CCNS Mission and Plans

The Citizens Commission on National Security (CCNS) is a national security watchdog organization. It is not a Washington think tank, but rather an activist group working to strengthen America’s national security. And we have the right people and experience to do it. The CCNS evolved out of the Citizens Commission on Benghazi (CCB), which was formed by Roger Aronoff in 2013 under the auspices of Accuracy in Media. The CCB issued two major reports and received much publicity for its press conferences at the National Press Club and the Heritage Foundation. You can see the final press conference and read the CCB reports on Benghazi here.

We launched the CCNS in June of 2018 as a tax deductible 501(c)(3) organization, establishing our website, posting articles, and starting to reach out to the public. Here is an article laying out the mission of the CCNS, just as we got started. We have stayed rather low-key until now, posting articles by our members, as well as select guest columns, and doing radio interviews. Our members include three retired generals (two Air Force, one Army), and we are saddened by the loss last December of our most senior member, 4-star Admiral James “Ace” Lyons, who was commander in chief of the Pacific Fleet. Our members also include Allen West, retired Lt. Col. in the Army and former Congressman, as well as two former CIA officers and the three founding members of Special Operations Speak. You can see all of the members here, including their bios. In 2019, we are ramping up our activities, and are determined to have a historic role and impact on furthering America’s national security. We plan to grow into a powerful voice in DC and across the country.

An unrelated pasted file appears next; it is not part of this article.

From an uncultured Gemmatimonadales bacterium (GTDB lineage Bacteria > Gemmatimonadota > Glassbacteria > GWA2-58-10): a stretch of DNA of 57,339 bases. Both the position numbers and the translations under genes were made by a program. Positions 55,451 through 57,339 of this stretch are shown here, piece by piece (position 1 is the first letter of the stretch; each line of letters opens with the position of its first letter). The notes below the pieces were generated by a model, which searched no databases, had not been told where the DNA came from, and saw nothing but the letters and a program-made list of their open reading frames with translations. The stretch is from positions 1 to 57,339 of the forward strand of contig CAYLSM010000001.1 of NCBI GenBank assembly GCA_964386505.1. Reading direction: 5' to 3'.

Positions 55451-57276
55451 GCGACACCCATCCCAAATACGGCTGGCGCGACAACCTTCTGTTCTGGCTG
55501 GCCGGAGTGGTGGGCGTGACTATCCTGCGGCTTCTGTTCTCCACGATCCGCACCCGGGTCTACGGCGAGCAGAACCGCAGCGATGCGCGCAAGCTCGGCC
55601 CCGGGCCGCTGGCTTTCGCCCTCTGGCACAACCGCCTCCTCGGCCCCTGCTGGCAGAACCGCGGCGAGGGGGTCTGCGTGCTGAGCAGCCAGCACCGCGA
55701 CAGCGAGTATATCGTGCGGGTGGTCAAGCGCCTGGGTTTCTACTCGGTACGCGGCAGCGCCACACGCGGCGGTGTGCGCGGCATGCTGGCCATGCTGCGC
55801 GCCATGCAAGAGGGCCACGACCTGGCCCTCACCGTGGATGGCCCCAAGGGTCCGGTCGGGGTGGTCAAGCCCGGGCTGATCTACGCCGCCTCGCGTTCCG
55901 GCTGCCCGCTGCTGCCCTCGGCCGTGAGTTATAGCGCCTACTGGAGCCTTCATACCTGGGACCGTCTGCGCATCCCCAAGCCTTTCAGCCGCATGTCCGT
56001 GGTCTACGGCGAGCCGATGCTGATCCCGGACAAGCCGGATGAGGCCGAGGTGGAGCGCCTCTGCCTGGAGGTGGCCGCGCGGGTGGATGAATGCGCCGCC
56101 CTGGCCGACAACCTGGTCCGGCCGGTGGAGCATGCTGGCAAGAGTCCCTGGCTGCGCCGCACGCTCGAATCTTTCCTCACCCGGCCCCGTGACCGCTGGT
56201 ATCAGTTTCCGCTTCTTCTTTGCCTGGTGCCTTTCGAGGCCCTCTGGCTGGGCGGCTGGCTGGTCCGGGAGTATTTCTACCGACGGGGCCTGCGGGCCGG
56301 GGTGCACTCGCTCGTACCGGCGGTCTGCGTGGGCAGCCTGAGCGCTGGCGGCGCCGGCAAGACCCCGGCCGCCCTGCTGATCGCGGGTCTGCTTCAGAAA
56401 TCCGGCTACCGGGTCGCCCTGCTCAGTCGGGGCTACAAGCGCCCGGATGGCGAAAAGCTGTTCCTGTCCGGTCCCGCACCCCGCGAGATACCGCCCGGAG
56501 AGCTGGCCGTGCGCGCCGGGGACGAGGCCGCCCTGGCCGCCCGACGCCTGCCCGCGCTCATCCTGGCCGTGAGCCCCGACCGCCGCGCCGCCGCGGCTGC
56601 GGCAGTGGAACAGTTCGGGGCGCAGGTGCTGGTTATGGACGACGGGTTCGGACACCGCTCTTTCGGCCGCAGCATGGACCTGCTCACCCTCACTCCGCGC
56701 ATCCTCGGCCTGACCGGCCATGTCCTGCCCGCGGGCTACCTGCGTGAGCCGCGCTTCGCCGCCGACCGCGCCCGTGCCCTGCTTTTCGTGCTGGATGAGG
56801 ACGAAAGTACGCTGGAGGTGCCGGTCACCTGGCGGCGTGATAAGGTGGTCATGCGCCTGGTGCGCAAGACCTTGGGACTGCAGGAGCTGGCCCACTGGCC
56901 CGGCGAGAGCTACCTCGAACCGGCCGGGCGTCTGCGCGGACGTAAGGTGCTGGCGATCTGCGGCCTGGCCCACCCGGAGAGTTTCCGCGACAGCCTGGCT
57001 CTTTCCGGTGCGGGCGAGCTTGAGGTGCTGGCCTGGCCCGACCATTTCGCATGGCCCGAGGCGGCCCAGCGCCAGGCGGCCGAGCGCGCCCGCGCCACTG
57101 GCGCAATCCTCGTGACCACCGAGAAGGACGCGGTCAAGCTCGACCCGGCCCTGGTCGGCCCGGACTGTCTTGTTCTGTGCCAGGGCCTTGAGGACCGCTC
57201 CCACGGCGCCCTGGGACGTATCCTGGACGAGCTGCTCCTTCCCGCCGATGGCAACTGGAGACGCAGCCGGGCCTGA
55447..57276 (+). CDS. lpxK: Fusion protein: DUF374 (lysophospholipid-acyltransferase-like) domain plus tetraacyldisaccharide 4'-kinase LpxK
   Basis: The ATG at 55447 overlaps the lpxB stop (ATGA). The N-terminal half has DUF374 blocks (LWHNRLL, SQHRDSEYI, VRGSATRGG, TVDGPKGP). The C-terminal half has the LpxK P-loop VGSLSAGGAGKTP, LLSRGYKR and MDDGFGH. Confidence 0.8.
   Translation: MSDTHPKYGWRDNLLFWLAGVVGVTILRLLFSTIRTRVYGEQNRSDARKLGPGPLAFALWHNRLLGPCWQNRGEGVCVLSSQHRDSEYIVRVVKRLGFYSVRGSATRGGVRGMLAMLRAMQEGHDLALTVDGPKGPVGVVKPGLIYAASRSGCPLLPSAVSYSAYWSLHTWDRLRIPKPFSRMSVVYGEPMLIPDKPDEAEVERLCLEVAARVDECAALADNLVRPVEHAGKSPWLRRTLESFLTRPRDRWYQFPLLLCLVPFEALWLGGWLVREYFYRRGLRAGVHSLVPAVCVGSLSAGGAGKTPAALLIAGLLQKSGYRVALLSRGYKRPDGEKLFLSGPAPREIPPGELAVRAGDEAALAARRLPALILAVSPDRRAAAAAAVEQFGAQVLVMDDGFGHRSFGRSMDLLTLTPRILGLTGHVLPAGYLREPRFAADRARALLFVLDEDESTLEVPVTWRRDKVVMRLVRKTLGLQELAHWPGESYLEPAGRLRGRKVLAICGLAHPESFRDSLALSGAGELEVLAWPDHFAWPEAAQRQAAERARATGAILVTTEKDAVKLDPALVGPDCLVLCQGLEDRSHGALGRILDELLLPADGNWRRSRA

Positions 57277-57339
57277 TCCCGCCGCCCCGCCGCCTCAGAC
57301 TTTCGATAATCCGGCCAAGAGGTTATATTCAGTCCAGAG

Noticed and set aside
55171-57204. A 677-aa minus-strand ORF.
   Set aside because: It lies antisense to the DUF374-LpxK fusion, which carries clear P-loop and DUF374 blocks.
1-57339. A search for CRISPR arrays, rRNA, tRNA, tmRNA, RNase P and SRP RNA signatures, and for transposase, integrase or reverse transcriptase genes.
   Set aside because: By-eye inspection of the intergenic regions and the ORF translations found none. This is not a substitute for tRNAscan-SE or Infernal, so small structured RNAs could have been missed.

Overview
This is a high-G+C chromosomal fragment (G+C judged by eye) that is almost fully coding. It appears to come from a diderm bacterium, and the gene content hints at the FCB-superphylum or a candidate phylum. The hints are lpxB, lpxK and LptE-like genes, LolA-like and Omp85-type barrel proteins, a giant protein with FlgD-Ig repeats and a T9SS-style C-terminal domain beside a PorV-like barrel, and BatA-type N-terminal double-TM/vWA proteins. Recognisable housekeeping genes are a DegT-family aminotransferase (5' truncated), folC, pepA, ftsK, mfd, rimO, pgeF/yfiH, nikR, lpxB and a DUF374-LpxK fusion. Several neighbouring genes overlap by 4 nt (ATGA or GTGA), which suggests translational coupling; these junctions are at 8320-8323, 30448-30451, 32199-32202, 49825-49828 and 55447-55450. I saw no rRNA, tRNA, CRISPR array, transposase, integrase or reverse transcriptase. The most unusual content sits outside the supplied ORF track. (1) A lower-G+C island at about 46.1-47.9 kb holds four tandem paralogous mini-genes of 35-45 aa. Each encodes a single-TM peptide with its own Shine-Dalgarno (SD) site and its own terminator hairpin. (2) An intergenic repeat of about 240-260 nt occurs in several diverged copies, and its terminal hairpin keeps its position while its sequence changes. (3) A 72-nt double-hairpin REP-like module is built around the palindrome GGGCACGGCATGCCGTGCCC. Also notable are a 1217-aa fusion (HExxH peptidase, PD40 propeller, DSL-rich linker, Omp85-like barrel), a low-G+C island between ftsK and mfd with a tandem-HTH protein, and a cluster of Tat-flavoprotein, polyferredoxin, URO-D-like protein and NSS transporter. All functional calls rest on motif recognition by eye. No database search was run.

On Friday, August 16, at the Army Navy Country Club in Arlington, Va., we are presenting the first annual “Admiral James ‘Ace’ Lyons Award for Distinguished Service” to Amb. John Bolton, Assistant to the President for National Security Affairs. Amb. Bolton will be giving a foreign policy speech at the event.

Our first major event took place in February,  titled “The U.S.-Israeli Alliance and its National Security Implications.” It aired live across the country on the Jewish Broadcasting Service, or JBS-TV, for five and a half hours. The event included a Q&A with Alan Dershowitz about the national security implications of the alliance between Israel and the U.S. It also included three panel discussions with top notch experts on various aspects of the U.S.-Israeli alliance, the current threats to Israel, and the latest “peace plan” being discussed and encouraged by the Trump administration. You can watch the entire symposium, or any individual part of it, and learn about the fantastic speakers and experts who took part in it, right here. Or, you can watch a 15-minute summary of the event here.

Our plans for 2019, 2020, and beyond include a series of such one-day events, each dealing with a different facet of America’s national security. Each event will be webcast, broadcast or recorded and shown later, archived on our website, and distributed as widely as possible, including through social media. We will also issue reports based on our investigations and our findings, and the views of the speakers as well as our own views.